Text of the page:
Daniel had contracted the Meningococcal w135 strain and was seriously ill.
Never in their wildest dreams did the family think meningitis would strike them, but thankfully Daniel went on to recover well. Mum Julia recounts their story.
“At 6am Daniel woke crying.We put him in our bed and gave him paracetamol quickly followed by ibruprofen as his temperature was 40.3. An hour later his temperature had only come down to 39.8 and we were both a bit concerned".
“Still, he appeared to pick up a little and came downstairs and fed himself Cheerios. We assumed he had a nasty virus. He was a little bit sick at about 9.30am, and again we assumed it was because he had a virus. He spent most of the day lying on the sofa with my husband, moaning and sleeping. He had one loose nappy".
“Eventually my husband, who was caring for him while I was at work, was concerned enough to ring our GP as he was very sleepy and his temperature was constantly over 38, regardless of whether he had had any calpol or ibruprofen. However, it didn't cross either of our minds he might have meningitis, just a virus".
“The GP agreed to check him over at 4.10pm. At about 3.30 my husband changed his nappy and took him to the surgery. He had no rash. The GP examined him and noticed spots starting to appear on his chest. She immediately administered antibiotics and arranged for an ambulance to take him to Torbay hospital".
They warned us he might die
“I had a call at 5pm to say they were going to hospital. By the time I arrived at 6.30pm he was being transferred to critical care. We couldn't see him because there were too many people working on him. We were told that he was the sickest patient on the hospital at that time and to prepare ourselves for the worst. Until then I had not realised just how bad the situation was".
“Eventually we saw him in critical care. He was intubated via his mouth. His eyes were taped shut, he had a tube in his nose, heart monitors, an arterial line in his groin and cannulas running into both arms. They were giving him dopamine and adrenaline to try and keep his blood pressure up but it wasn’t enough, so they had pumped him full of plasma and saline and his body was starting to swell with the extra fluids. He didn't look anything like our baby".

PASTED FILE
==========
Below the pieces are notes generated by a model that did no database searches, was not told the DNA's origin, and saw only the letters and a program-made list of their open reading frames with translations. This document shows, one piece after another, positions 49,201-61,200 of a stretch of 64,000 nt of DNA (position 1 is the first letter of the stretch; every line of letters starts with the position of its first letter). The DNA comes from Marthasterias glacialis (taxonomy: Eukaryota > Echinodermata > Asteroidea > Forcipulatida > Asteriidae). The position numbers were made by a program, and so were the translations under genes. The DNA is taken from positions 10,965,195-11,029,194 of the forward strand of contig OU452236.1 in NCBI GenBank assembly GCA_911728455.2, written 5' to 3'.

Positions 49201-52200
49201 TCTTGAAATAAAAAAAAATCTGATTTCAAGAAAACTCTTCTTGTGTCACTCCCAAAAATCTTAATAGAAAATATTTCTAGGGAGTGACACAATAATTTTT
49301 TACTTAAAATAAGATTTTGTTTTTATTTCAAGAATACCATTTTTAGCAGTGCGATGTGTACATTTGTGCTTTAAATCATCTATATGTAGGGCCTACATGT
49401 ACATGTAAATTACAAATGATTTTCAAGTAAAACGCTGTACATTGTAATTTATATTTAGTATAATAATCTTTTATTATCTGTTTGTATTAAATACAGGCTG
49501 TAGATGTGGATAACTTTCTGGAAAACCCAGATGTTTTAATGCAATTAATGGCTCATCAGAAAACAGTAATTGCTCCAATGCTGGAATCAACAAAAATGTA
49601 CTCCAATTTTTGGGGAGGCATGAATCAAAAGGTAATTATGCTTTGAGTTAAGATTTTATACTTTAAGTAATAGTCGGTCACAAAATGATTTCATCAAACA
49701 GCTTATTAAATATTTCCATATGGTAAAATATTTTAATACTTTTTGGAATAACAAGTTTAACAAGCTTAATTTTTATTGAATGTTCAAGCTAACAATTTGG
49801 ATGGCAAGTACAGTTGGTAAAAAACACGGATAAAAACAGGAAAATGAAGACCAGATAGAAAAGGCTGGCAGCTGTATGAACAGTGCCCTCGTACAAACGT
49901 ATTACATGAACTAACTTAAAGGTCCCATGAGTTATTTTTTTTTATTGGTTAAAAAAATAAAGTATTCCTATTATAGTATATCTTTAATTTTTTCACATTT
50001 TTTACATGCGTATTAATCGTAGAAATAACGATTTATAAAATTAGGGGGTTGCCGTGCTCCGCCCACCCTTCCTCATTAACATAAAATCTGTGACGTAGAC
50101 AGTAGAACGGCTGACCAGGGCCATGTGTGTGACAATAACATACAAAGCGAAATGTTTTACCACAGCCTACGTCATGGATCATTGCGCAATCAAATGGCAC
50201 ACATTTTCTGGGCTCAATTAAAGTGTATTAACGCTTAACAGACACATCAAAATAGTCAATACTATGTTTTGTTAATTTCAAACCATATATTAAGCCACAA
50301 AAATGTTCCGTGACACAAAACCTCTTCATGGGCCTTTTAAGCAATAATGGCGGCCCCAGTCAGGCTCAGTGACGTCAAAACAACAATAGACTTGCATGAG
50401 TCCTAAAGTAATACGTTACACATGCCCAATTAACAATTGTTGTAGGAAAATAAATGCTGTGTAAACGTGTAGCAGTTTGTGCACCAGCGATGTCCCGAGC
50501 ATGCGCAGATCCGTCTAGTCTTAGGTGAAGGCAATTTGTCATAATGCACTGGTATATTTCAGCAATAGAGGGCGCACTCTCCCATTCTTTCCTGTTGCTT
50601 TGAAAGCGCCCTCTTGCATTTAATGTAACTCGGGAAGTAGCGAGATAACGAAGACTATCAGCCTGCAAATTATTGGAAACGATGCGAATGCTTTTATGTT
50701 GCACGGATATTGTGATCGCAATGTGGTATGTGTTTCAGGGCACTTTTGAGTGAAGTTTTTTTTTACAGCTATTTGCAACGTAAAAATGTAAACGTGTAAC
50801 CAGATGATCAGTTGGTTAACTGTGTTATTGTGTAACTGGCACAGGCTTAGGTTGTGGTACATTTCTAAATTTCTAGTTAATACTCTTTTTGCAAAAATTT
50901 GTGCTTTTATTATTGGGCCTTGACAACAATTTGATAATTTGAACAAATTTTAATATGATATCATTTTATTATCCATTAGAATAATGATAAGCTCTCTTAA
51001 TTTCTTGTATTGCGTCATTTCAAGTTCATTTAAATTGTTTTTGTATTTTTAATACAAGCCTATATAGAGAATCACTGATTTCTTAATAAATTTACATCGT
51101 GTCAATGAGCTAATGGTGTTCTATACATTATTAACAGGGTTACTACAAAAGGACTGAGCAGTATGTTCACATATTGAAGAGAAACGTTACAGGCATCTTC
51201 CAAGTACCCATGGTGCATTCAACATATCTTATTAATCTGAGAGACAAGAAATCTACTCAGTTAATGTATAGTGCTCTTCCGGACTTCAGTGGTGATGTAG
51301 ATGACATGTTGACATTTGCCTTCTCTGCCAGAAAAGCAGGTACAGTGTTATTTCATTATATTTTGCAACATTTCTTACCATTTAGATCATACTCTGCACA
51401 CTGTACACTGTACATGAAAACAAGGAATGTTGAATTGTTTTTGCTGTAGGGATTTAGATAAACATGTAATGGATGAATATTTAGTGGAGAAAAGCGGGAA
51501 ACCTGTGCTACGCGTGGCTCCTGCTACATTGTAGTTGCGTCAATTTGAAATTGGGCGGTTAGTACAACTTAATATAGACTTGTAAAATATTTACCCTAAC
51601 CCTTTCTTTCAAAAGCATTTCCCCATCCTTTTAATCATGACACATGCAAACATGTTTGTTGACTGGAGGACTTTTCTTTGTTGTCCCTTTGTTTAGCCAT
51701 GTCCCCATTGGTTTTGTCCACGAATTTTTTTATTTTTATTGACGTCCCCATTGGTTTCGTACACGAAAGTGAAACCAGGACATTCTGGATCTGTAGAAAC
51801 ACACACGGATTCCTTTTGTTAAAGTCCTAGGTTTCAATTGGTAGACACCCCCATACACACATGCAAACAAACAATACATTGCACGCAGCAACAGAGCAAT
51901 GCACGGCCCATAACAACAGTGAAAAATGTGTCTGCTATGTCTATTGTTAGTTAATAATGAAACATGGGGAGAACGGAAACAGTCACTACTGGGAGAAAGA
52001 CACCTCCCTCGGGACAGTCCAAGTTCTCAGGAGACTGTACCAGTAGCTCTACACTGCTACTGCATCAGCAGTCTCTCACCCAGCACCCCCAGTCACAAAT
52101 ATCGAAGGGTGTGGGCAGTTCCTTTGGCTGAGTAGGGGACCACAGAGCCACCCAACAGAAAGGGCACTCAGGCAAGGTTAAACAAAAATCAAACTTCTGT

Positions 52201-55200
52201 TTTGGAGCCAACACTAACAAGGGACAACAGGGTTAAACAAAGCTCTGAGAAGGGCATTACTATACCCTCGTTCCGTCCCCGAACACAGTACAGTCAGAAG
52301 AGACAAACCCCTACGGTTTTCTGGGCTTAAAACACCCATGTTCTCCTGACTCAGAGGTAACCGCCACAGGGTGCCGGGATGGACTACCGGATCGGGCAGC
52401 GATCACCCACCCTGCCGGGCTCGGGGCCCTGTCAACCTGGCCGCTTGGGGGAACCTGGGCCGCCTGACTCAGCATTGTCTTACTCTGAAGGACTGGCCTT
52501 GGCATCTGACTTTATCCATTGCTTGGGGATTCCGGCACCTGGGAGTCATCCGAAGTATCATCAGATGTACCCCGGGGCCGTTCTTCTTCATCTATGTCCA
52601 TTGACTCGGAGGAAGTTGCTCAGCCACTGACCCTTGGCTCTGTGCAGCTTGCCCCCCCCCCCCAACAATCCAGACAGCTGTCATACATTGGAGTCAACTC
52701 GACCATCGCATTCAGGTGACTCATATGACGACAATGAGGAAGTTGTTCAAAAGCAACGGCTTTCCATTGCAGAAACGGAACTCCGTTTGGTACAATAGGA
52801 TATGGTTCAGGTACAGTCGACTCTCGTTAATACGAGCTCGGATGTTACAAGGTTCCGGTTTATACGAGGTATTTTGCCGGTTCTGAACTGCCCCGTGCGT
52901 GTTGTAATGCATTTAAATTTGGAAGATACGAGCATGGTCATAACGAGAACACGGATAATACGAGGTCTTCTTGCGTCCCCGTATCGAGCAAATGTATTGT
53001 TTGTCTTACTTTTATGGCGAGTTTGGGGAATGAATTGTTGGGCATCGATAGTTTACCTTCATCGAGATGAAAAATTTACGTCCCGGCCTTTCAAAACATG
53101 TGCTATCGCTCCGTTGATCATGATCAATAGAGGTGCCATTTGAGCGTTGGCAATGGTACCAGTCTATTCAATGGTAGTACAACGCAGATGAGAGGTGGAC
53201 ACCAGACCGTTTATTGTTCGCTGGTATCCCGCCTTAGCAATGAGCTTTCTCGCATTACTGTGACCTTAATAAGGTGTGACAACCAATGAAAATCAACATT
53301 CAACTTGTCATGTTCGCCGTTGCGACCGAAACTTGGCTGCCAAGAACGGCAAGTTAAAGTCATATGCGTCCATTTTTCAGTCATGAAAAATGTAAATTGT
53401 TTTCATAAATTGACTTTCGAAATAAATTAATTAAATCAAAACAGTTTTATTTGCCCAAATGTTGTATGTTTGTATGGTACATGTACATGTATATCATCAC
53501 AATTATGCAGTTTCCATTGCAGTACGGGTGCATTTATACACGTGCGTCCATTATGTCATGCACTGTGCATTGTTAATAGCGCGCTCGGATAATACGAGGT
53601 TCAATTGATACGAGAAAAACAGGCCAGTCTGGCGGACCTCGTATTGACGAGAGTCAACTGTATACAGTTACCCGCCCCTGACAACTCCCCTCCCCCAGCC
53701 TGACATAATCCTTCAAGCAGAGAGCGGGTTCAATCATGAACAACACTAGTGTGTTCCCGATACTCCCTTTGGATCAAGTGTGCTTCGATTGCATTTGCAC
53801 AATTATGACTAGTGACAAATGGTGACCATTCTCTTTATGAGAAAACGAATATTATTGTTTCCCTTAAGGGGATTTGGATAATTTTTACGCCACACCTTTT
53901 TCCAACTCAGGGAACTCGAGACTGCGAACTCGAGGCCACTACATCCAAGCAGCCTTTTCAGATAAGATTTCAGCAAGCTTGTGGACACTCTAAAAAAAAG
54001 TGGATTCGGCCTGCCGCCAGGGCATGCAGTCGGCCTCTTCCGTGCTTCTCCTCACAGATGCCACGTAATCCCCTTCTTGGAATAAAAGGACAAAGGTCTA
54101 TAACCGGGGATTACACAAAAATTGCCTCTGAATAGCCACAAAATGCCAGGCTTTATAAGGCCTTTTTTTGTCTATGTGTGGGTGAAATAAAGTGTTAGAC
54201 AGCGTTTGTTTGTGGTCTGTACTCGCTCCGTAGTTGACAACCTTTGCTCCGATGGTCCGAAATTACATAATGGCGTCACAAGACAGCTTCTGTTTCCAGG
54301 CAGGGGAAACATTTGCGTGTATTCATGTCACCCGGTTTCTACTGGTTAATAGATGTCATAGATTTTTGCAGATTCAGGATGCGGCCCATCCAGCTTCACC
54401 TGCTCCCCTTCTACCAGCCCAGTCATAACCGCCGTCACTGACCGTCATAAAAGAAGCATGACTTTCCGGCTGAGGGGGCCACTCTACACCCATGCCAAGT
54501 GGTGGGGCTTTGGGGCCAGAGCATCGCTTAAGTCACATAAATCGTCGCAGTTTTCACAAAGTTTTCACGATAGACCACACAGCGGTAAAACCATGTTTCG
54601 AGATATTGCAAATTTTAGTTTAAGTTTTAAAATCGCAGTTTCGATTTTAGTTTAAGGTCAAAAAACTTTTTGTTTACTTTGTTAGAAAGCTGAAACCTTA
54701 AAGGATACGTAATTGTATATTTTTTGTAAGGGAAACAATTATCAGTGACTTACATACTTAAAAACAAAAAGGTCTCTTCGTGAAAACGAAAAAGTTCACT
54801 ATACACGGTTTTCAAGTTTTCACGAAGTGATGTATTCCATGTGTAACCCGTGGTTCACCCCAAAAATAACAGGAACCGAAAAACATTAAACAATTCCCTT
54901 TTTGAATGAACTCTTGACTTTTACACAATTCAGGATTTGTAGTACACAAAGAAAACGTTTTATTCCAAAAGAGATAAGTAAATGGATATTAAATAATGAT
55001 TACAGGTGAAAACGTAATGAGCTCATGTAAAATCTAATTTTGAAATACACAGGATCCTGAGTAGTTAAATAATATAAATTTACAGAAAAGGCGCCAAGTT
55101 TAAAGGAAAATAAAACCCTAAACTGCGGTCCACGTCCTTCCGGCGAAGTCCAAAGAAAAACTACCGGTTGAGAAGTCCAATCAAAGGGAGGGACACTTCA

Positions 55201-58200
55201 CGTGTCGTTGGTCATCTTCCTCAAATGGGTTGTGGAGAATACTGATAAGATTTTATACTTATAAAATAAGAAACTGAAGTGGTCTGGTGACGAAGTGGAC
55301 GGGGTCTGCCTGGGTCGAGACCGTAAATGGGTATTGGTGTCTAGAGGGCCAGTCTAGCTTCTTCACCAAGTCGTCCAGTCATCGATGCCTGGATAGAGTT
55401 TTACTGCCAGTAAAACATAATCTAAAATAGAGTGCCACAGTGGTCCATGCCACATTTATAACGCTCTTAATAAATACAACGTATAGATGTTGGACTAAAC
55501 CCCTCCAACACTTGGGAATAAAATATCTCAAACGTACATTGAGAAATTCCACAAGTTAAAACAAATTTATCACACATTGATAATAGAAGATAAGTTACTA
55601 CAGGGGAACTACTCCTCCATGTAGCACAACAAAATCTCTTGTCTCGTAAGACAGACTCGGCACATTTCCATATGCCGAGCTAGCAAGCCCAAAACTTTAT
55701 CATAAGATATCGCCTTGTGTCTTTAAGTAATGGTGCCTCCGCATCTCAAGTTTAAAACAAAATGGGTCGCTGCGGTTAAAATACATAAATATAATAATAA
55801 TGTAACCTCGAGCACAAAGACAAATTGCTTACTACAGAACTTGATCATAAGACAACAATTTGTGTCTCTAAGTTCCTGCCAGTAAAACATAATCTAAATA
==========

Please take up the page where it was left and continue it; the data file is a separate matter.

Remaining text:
“We were informed that a team from Bristol Children's Hospital was coming to take him to PICU. The team that came were amazing - they explained everything to us and they left at about midnight with our son in an ambulance. We went up together by car. I remember wondering when we left Torbay if I would see Daniel alive again".
“We all arrived at 3am and we stayed with Daniel until 6am. His blood pressure was still so low. Then they got a cross match for his blood and gave him a transfusion. It took four hours to go in and the difference it made was staggering. His blood pressure came up, his colour improved, things began looking much better".
“He didn't wake until that evening and he started tugging at the tube in his mouth, so they decided to extubate. Suddenly we heard his voice again, although it was only to cry in pain. He spent an awful 12 to 14 hours crying and screaming and it was eventually decided to sedate him to avoid his distress and to scan his brain for infection. The scan was clear but the lumbar puncture showed that the infection had spread into his spinal column".
He made a miraculous recovery
“He continued to improve over the next few days, and after five days in PICU we returned to Exeter Hospital. We had another five days there. Daniel needed to relearn all his basic skills, pincer grip, feeding, sitting, walking. When we left hospital he was still unable to walk, but a week later he learnt to do that again too. He suffered PTSD and headaches and pain in his limbs. We are awaiting a second hearing test but his basic hearing is okay".
“To look at him now you would never know. He made a miraculous recovery. The doctors were shocked at the speed of his recovery. We were so lucky. The timing on that first day was crucial to saving his life. If the GP hadn't given antibiotics the prognosis certainly wouldn't have been as good. “Now, to look at him, you would never know".
“Ten days after his discharge I gave birth to his little sister and he is now the doting big brother. We are so proud of him, he fought so hard. We just wish we had known more about what we were facing when it happened. Never in our wildest dreams did we think meningitis could happen to us.
“Meningitis Now has been a big support to us, giving us advice on the long-term after-effects.”